onward in spite of hunger and cold. Those who were too sick, weak, or old to
      keep up were killed or left behind.

      By the time the group reached the Rio Grande the spring melt had flooded the
      river, making it very treacherous to cross. The Indians tried to get across
      any way they could but many were swept away and drowned. At the end of their
      ordeal they arrived at the wasteland that was to be their new home, the
      Bosque Redondo reservation. This place that Carleton had promised would be a
      "garden of Eden" was nothing but a desolate, barren flatland with no means
      of support for the Indians. Carleton had not provided enough food or
      supplies for the large number of new inhabitants to the remote reservation,
      nor had he realized how difficult it would be for the Indians to become
      self-supporting as farmers on such a worthless piece of land.

      Delgadito, Herrero Grande, Armijo, and Barboncito had all surrendered with
      their bands by September of 1864. However, Manuelito and his followers held
      out longer than any of the others. Carleton sent Herrero Grande and five
      other Navajo headmen to find Manuelito and give him a message. He was
      advised to turn himself in peaceably or be hunted down and killed. Dee Brown
      records Manuelito's response in his book, Bury My Heart at Wounded Knee.
      According to Brown, Manuelito replied to his fellow tribesmen, "My God and
      my mother live in the West, and I will not leave them. It is a tradition of
      my people that we must never cross the three rivers--the Grande, the San
      Juan, the Colorado. Nor could I leave the Chuska Mountains. I was born
      there. I shall remain. I have nothing to lose but my life, and that they can
      come and take whenever they please, but I will not move. I have never done
      any wrong to the Americans or the Mexicans. I have never robbed. If I am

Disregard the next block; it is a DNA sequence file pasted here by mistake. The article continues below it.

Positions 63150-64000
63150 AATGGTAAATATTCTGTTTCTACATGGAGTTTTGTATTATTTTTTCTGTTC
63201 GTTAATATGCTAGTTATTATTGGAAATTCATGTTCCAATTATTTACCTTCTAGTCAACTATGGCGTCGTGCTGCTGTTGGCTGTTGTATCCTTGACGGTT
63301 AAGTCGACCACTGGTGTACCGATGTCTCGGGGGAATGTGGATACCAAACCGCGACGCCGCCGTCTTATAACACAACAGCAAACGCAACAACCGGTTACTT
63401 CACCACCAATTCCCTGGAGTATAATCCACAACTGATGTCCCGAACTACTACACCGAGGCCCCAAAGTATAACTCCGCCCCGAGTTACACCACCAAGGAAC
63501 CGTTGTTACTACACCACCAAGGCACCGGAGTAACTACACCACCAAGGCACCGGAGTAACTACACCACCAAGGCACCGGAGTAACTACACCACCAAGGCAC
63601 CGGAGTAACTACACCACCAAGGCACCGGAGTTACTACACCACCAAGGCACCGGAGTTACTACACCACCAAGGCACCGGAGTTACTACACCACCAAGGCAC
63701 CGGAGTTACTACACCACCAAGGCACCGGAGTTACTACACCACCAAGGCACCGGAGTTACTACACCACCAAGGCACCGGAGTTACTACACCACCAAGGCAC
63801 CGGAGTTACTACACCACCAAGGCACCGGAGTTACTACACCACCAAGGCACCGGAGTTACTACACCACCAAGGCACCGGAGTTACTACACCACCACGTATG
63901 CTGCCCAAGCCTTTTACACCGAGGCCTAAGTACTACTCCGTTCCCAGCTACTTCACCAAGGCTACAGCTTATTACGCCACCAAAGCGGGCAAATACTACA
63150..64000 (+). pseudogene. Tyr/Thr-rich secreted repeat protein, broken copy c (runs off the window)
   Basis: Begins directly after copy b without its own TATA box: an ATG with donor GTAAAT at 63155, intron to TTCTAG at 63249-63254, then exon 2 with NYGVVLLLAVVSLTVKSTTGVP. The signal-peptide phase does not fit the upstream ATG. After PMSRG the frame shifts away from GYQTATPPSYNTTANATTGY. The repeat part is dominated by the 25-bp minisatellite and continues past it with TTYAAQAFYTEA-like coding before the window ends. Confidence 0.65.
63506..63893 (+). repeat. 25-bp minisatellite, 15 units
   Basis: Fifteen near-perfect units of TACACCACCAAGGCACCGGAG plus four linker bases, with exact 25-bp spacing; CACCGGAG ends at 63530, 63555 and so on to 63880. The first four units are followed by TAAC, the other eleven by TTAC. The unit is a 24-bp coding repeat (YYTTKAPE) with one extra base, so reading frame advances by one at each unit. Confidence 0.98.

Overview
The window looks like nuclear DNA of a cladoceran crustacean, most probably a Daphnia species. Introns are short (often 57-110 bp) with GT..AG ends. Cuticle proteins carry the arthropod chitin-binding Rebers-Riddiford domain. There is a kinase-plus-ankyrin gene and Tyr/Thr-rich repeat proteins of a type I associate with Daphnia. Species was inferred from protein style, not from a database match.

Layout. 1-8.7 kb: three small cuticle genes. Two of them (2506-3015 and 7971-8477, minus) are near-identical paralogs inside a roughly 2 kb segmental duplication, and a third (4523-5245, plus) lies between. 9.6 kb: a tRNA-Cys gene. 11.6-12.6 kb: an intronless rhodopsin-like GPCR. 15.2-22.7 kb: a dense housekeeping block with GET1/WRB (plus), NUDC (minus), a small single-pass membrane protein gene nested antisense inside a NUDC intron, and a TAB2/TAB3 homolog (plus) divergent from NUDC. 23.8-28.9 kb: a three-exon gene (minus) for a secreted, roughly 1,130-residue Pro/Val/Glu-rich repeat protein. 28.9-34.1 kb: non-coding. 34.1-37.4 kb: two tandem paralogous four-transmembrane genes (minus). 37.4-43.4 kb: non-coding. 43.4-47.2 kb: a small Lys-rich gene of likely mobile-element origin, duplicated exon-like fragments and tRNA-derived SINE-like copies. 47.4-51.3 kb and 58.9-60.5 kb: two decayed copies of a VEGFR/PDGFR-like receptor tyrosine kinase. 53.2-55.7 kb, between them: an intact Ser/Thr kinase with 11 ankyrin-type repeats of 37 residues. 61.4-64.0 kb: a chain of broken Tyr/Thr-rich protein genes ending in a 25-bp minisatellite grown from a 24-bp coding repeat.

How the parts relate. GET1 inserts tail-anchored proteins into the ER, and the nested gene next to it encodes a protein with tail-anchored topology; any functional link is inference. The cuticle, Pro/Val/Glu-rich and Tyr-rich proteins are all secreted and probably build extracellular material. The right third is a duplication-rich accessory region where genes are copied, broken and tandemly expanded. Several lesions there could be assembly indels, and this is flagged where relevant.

killed, innocent blood will be shed." Herrero Grande went back to Carleton
      alone.

      In September of 1866, however, Manuelito and twenty-three of his still
      surviving people were forced by hunger to surrender at Fort Wingate. He then
      joined the others at Bosque Redondo. The conditions at the reservation
      continued to worsen as each year the crops failed. About 2000 Navajos died
      at Bosque Redondo of disease or starvation. The horrific conditions that the
      Indians were forced to live under, as well as their continued longing to
      return home, increased anger and unrest among them.


      *****


      From http://www.lapahie.com/Manuelito.cfm


      Manuelito
      (1818 - 1893)
      Hastiin Ch'ilhaajinii -- (Man of the Black Plants Place)
      Bít'aa'níí -- Folded Arms People Clan

      Since moving down to Narbona's camp from his home near the Bear's Ears
      (Utah), Manuelito found life there much to his liking. His father-in-law was
      an exciting man to be around, a man who spoke fearlessly among the Mexican
      enemies.

      His wife, Narbona's daughter, admired her handsome young husband. She only
      wished he would spend a little more time at home. For the sixteen-year-old
      Manuelito, he seemed always to be riding down to the big rock, where he
      would spend hours shooting his arrows higher and higher, perfecting his
      skill. If not there, she knew he would be out by the old juniper, beating
      every other young man in countless foot races and wrestling matches.
      Manuelito was eager for his initiation on the war trail. He practiced
      constantly, hoping the older men would find him worthy for the next battle.